Posted by Left Luggage on May 8, 2009
A reader sent us a link to an event in London next week organised by Climate Camp and titled “Take Back the Power! The Importance of Direct Action Today”. He wondered what we thought about the strategies suggested in the promo material for the meeting. The group say:
Throughout history ordinary people have been responsible for all major social changes – women’s rights, civic rights and even democracy itself in many places can be said to be result of direct action. Taking action is the very first step in making big changes happen. Direct action is taken by people who feel that the political process is not working to address profoundly important issues.
Climate change is the most urgent challenge we’ve ever faced – and politicians are not showing the strength of character needed to actually address this problem. […] Climate Camp believes that people everywhere need to work out what they can do – and then do it. Taking action yourself to make the world you want to see is a logical response to a very serious situation.
Of course we agree climate challenge is the greatest threat to long-term human survival ever faced. Equally, we would take issue with the idea that politicians’ inaction is due to their lack of “strength of character”. But what of direct action?
Obviously it is true that “Taking action is the very first step in making big changes happen”, but is taking direct action also “the very first step”? It is true that direct action has been used by social movements throughout history, but it has been the initial or primary tactic of very few (successful) ones. (In this discussion, “direct action” excludes strikes and workplace occupations, which are in any case not on the agenda of Climate Camp or other anti-capitalist/environmental groups.)
Posted in Anti-capitalism, Direct action, Environmentalism, Strategy | 2 Comments »
Posted by Left Luggage on April 3, 2009
So, what comes next? This week’s protests over the G20 meeting in London’s Docklands have ended and the focus of discussion is on police tactics and civil liberties rather than any of the questions raised by protesters. Their recession has not become our revolution, it looks certain that we will pay for their crisis, and the streets were most definitely not reclaimed.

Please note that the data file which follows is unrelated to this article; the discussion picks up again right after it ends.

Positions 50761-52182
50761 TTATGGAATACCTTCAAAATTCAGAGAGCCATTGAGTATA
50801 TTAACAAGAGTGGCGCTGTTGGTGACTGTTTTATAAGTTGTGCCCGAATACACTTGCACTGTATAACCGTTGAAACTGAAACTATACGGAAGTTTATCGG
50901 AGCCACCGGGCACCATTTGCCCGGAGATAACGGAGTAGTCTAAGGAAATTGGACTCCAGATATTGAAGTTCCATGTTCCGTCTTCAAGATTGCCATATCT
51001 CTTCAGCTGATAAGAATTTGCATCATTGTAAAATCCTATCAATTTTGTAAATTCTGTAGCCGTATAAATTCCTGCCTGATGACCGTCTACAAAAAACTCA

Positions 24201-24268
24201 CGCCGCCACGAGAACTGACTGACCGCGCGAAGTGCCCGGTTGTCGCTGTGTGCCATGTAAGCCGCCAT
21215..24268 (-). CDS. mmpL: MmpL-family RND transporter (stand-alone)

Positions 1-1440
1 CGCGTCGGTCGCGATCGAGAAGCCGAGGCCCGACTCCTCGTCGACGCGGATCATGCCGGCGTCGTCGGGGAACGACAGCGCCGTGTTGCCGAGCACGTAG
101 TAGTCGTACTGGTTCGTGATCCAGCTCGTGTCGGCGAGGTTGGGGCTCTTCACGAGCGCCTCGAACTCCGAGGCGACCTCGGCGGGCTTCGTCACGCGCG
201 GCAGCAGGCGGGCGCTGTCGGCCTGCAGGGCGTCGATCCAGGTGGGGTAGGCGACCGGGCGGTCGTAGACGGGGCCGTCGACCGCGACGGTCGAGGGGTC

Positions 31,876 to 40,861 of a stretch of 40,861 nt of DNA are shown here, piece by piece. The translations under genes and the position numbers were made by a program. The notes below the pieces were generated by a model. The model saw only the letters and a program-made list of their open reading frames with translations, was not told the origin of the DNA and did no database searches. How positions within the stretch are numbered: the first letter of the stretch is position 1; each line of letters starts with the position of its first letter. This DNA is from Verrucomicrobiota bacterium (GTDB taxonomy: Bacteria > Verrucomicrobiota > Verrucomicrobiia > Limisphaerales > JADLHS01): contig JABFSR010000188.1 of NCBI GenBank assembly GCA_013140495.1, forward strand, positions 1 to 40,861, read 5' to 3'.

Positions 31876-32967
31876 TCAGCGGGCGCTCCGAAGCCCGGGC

The violence, most of it clearly provoked by police, distracted from the message of the protests (although the message itself was somewhat obscure). The protests themselves distracted from the real, difficult tasks facing the left. The general public were well-prepared for the violent scenes and police brutality by a media that was stocked full of bombastic rhetoric from “anarchists”, as well as predictions of chaos and a “summer of rage” from police sources.
It’s difficult to gauge accurately the impression that the average person gets of these protests, although one imagines it is not one of positive identification. The Guardian’s Duncan Campbell, by no means hostile to the protestors, describes the crowd as follows:
“playful, peaceful, harmless group of protesters, including rappers, sax-players, jugglers, spliff-rollers, -Keep reading>
Posted in Anti-capitalism, G20, Strategy | 7 Comments »
Posted by Left Luggage on March 27, 2009
The G20 protests over the coming days will shine a spotlight on the state of the British Left that should make uncomfortable viewing for those committed to building a working class movement.
The media hype predicting riot, violence, and attacks on individual bankers is, of course, absurd and beneficial to the Metropolitan Police in conditioning the public mind for repression of the protests. It follows from a risible Guardian story last month, sourced from the Met, which predicted a “summer of rage” from the angry middle classes.  The talk is of “chatter on anarchist websites” as well as bluster from the likes of Class War, now fuelled by the vandalism of former Royal Bank of Scotland boss Fred Goodwin’s house and the suspension of the anarchist Professor Chris Knight from his job.
Yet activists involved in preparations for the protests have not been shy of bombastic rhetoric either. Knight himself is at the far end of the scale, predicting, “The revolution is coming. This is our time, and I honestly believe that -Keep reading>
Posted in Anti-capitalism, G20, Strategy | 1 Comment »